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Next on the Agenda: Second Agenda |  The Angelica Music Inteview | July 2011

Photography by Sam Balling

Hope is a Must, the new EP from Burlington’s Second Agenda, is an energetic short set with positive intentions. The lyrics are original and the music is a rocking blend of funk, reggae, and hip hop, and a dash of blues. Guitarist/singer Andy Lugo, drummer Trevor Jewett, bassist Josh Cleaver, and turntablist Michael Plante all sit around a table beneath a blue sky, just after a rehearsal in preparation for the album release party at Nectar’s. They are easygoing, cheery, and invested in Second Agenda, an amalgamation of many interests, backgrounds, and purposes. It is a unique sound and its clear from this conversation that it’s a natural inclination for the four.

Andy Lugo | Second Agenda

You guys all from Vermont?

Andy Lugo: I’m from Colorado. I moved around like a gypsy. I went to high school in Southern California. I ended up in Burlington, I have no idea how. I didn’t know Vermont existed in Colorado. Seriously. People in the West don’t know much about the East, in my experience. Right before I moved out here I learned about Phish. When I was growing up, a lot of my friends were listening to West Coast rap. There wasn’t a lot of conscious hip hop; it was all about gansta rap. That was something I noticed. It was interesting. It’s why I’m still here, because I like it.

Michael Plante: I’m from North Bennington, Vermont. It had no traffic lights, a post office, and a bar. I wanted to get out. But Vermont, and Burlington, it’s rural; there’s a human connection. It’s beautiful where I come from. People have each other’s backs. Burlington, it’s part city, part community. It’s a CommunityCity.

How long were you into music?

Michael Plante | Second Agenda

Plante: I was in choir and played violin. I got turntables at the end of my college days, St. Michael’s College. Somebody gave them to me and my friends from Russia had a whole set up. They were playing a whole different kind of music. It osmosified the process, watching them, how the set up worked. I wanted something else, too. I always wanted to add something, like a conversation. I was exposed to poetry and the idea of using a microphone to record ideas, more like spoken word, slam-ish. It got me going on this idea of multimedia expression. And being here, where so much of this is happening, you can access those elements. You can go out and have a conversation.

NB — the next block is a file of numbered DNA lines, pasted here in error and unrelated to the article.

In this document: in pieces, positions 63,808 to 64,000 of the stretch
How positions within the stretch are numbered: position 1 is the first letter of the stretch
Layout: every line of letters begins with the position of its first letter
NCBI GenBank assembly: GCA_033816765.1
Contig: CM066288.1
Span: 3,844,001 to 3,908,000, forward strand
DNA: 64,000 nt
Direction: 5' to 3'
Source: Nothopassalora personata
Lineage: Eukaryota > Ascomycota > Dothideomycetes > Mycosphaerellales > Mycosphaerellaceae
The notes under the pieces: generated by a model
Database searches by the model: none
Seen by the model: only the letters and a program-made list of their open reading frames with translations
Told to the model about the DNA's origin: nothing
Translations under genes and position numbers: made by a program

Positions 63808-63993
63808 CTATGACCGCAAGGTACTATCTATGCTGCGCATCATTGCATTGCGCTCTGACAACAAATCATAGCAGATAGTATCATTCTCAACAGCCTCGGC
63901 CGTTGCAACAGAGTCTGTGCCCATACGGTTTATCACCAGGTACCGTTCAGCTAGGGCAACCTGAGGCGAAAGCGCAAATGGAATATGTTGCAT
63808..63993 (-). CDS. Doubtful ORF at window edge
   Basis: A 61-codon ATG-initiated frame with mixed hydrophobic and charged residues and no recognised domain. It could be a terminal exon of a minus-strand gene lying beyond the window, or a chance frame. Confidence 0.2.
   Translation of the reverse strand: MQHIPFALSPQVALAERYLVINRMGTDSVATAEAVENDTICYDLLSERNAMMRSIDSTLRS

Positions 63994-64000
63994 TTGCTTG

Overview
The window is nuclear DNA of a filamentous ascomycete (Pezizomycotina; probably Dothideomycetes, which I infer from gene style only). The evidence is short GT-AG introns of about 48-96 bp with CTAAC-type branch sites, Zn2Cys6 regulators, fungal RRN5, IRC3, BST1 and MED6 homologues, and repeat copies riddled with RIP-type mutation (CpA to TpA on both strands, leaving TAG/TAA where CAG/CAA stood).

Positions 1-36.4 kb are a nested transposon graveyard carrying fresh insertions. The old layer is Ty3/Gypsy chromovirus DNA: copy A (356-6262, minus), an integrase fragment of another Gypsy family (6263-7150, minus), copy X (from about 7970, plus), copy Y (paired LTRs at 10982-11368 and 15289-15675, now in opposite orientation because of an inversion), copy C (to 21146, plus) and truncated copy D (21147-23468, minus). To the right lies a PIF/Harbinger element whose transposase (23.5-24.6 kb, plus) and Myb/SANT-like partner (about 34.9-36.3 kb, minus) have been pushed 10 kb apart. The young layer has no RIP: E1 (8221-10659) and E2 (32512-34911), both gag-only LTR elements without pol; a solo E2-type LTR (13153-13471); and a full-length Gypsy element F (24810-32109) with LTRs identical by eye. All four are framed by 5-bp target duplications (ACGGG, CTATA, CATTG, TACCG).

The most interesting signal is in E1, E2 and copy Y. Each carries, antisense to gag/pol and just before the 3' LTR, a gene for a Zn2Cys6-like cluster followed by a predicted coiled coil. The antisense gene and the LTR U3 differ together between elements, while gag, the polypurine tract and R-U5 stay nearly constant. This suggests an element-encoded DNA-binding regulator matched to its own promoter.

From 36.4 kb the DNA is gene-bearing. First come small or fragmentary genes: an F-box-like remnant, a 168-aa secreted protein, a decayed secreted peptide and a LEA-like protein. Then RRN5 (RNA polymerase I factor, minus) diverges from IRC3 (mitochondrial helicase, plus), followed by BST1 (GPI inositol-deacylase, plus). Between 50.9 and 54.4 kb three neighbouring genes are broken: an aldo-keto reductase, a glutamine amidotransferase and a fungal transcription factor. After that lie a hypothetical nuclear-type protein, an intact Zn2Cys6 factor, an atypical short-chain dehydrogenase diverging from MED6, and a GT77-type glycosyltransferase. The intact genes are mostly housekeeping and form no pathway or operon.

Trevor Jewett: My two cents is the audience is part of the show. Otherwise, all you have is a fancy rehearsal.

Josh Cleaver: Why disconnect anyway? We’re all there for the same reason, to have a good time. Share the experience. Why not mind that bond?

Trevor, did you grow up around here?

Trevor Jewett | Second Agenda

Trevor: A born and raised Vermonter, one town south of Canada. Shows in Montreal, that’s where you went, that’s where the big names came, and you could drink. I took my first drum lesson in second grade. In fourth grade I got my first snare drum cases- that has your stand and your book. I had to take it on a school bus because I grew up in such a rural place, a 10-mile ride. At one point I said to my music teacher, “Fuck this. Give me a trumpet, ‘cuz that’s more convenient on the bus!” All of a sudden, from reading drum charts that read linearly, there were these things and I was like, “Fuck!” And the next time, I brought my drum on the bus. (laughs)




 

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